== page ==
But it’s also vulnerable in another respect: it’s in bad shape.  Every year the American Society of Civil Engineers delivers its report card on our crumbling infrastructure, and every year it is dreary, depressing reading.  My colleague, before heading out to this SAME meeting, made the observation that our enemies don’t have to blow our critical infrastructure up, they just need to wait until it collapses.

So how did the supposedly greatest country on earth allow this state of affairs to happen?  As with immigration, to err is human, to create a real mess requires a bipartisan effort.  On the left we have the environmentalists, who believe that improving our infrastructure will only lead to its use and the increase in carbon footprints, which is anathema.  On the right, our roads in particular have the bad taste of being built and maintained by the government; paying any more taxes for this is anathema.  Throw in the lack of interest in the future engendered by the declining birth rate (to say nothing of Boomer selfishness) and you have the perfect storm of a nation whose infrastructure is sliding to Third World standards.

The usual “fix” for this is to call for government advocacy.  In our political system, that’s an uphill battle.  Our government is drowning in trying to keep up with entitlements and transfer payments of one kind or another.  At this point we can keep plugging away, but until the bipartisan conspiracy to keep money out of infrastructure investments is broken, we’re not going to get very far.

And for those who want to bring us down?  Not blowing things up is a hard sell for some of them; I doubt Isis, struggling to hold their desert enclave and their foot soldiers in our cities ducking the cops, is much for waiting.  A more patient rival is China.  Facing the dilemma of the sick man of North America, a U.S. in decline of its own making suits the purpose of a nation for whom time is measured entirely differently than with a country where the long term is after lunch.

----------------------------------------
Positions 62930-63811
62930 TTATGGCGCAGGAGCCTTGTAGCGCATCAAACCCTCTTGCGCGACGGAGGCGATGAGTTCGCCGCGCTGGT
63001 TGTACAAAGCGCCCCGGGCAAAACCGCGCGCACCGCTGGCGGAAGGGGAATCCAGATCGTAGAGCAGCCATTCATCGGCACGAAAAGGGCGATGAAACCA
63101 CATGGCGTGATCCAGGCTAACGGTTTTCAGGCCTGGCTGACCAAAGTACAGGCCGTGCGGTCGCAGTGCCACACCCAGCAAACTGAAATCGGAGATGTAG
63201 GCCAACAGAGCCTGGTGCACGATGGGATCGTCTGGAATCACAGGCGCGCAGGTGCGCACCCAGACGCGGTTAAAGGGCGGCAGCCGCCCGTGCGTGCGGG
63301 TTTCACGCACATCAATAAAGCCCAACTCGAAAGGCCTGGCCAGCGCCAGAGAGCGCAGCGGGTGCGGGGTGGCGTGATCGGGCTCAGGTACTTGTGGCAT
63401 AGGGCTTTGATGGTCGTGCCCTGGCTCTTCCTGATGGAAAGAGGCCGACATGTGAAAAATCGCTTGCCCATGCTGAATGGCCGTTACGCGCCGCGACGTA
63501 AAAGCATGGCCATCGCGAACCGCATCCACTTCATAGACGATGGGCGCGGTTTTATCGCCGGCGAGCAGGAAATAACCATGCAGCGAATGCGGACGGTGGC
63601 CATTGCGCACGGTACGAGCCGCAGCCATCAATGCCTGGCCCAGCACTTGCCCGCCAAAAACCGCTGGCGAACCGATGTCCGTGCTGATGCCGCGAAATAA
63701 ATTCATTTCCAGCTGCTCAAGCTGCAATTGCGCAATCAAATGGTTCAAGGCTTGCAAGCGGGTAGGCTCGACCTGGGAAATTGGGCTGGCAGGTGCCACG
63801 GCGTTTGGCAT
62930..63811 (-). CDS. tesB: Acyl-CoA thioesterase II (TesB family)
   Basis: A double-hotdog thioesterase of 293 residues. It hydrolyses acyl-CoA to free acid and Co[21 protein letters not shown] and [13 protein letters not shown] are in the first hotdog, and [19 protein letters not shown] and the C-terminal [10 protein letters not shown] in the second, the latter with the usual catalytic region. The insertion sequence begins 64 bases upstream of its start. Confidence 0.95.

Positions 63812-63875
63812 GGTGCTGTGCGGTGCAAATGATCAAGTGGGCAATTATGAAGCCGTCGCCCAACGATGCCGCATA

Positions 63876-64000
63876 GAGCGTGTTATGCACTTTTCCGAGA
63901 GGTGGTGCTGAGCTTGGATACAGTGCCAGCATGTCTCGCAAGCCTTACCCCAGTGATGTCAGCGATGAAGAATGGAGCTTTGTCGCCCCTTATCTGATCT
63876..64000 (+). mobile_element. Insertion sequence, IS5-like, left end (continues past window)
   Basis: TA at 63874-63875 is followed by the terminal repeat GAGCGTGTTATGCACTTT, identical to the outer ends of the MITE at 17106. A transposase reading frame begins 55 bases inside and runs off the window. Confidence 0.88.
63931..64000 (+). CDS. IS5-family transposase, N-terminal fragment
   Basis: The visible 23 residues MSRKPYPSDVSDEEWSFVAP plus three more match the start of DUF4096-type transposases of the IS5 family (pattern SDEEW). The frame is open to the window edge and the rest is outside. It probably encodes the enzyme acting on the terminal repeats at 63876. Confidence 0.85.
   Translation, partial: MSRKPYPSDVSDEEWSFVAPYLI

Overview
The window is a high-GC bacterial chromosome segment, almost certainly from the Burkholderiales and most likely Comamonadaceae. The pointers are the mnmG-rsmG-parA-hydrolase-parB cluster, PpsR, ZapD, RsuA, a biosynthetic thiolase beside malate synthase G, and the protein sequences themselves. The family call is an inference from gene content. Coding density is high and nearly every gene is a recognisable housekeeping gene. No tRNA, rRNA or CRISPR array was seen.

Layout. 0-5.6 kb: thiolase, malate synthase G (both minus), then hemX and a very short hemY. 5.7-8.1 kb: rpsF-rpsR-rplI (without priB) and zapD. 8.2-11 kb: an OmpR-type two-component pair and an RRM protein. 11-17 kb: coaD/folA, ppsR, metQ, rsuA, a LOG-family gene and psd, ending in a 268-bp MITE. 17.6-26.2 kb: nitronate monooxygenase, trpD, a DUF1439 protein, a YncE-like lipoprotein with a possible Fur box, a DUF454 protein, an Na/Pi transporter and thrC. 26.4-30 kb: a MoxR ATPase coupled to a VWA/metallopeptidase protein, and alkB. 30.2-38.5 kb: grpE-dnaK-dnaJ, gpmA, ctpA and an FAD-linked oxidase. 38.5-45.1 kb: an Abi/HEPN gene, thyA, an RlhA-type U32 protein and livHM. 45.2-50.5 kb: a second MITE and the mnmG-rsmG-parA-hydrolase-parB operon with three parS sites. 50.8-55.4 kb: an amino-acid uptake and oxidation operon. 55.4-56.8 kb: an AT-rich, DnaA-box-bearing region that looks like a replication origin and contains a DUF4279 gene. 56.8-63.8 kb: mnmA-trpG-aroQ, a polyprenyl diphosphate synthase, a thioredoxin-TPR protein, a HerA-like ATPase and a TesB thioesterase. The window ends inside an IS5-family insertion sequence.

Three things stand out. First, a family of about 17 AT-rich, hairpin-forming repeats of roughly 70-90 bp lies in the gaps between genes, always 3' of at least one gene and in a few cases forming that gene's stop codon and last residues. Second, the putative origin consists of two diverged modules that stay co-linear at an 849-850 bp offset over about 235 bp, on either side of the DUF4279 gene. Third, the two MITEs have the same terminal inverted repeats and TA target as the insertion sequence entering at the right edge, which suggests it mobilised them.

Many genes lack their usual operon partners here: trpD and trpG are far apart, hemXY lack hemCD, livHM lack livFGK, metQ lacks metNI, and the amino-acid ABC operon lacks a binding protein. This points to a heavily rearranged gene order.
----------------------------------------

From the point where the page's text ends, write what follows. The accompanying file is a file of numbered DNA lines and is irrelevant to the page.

I’m not sure there’s an easy way out of this.  What to do is not difficult; getting it done is the hard part.  Benito Mussolini’s claim to fame was getting the trains to run on time; our task is to make sure they (and the cars, buses, planes, etc.) run at all.

You Really Can Do Biblical Preaching From a Lectionary

Recently my wife and I ventured to Regent University for me to deliver a paper.  While there we got the chance to view one of the University’s new acquisitions, namely a Torah scroll from Yemen.

torah-regentThe fact that a Christian university could acquire such a donation is a sign of the times: Evangelicals are about the only reliable Gentile group the Jews have for support, in spite of the attempt by BDS types to worm their way into the system.

A New Testament passage that prominently features a synagogue reading (not from the Torah) is this one:

Coming to Nazareth, where he had been brought up, Jesus, as was his custom, went on the Sabbath into the Synagogue, and stood up to read the Scriptures. The book given him was that of the Prophet Isaiah; and Jesus opened the book and found the place where it says– ‘The Spirit of the Lord is upon me, For he has consecrated me to bring Good News to the poor, He has sent me to proclaim release to captives and restoration of sight to the blind, To set the oppressed at liberty, To proclaim the accepted year of the Lord.’ Then, closing the book and returning it to the attendant, he sat down. The eyes of all in the Synagogue were fixed upon him, And Jesus began: “This very day this passage has been fulfilled in your hearing.” (Luke 4:16-21 TCNT)